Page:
13 June 2008

It is my passion.

Do you remember falling in love, discovering your passion - I was nine. We had free-time. I was laying on my stomach looking at the books on the bottom shelf of the classroom bookcase, books we never used in class. I have always had a fondness for things that involve never. There were lots of books i knew by then that i was supposed to be interested in, classics - Treasure Island, The Jungle Book, Black Beauty. The there was this old, faded blue book - you know that weird library-binding blue that is nothing like the author or publicist intended. There was a grainy, faded picture of a girl on the front with her yellow skirt and hair blowing out to the side - rather unrealistically, I now know - but completely wonderful to my rather overdeveloped imagination of the time. The Witch of Blackbird Pond. I started reading it. For people who know me now that may seem like no big deal, but let me assure you it was. I did not read. I was in Chapter 1 reading, not because I didn't know how, I was reading when I was three years old, but because I refused to do it. The power of my will to not do something I didn't want to was such that I almost failed out of school - before the 5th grade. So me reading, and right there in the middle of the classroom even, that was not normal behavior. But it was free-time and no one noticed. It was not the first book I had read, but for some reason I was pulled into that world. It was the first time I wanted to read. I took the book home with me. I finished it in two days. I read it again. And again. (I did eventually give it back - but only after I had acquired my own copy at a school book fair.) Then I went to the library to see if Elizabeth George Speare had written any other books. The Calico Captive, The Bronze Bow, and The Sign of the Beaver were all quickly devoured. And just like that I was a reader. It is my passion.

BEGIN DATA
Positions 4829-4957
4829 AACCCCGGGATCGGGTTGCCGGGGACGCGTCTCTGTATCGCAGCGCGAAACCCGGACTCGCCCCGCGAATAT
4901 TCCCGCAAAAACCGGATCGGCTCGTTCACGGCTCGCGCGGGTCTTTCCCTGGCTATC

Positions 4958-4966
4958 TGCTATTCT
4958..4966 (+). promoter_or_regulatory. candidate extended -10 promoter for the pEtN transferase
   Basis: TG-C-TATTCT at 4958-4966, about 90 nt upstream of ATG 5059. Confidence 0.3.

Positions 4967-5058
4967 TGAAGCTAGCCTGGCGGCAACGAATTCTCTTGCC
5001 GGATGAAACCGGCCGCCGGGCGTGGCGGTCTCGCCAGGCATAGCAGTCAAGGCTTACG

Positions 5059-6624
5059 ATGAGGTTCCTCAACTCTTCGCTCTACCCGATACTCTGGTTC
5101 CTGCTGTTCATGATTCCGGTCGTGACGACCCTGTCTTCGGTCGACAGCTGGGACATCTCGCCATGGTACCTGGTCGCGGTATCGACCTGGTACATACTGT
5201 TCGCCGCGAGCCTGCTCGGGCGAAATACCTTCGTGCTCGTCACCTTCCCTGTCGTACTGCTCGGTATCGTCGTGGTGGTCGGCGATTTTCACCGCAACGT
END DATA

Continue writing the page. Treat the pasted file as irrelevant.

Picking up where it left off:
1. I read that book in about the third grade - and took a lot of flack for it because it was a "girl's book." I hardly remember it at all - just that one of the characters survived a flood and the townspeople were suspicious about how...

  2. Opposite of Linus, I completely love that book. It was the first story, outside of fairy tales, that I really became attached to. I still have my original copy of it....a bit tattered and torn but still readable.

    Do books become real (with love and time) like stuffed animals?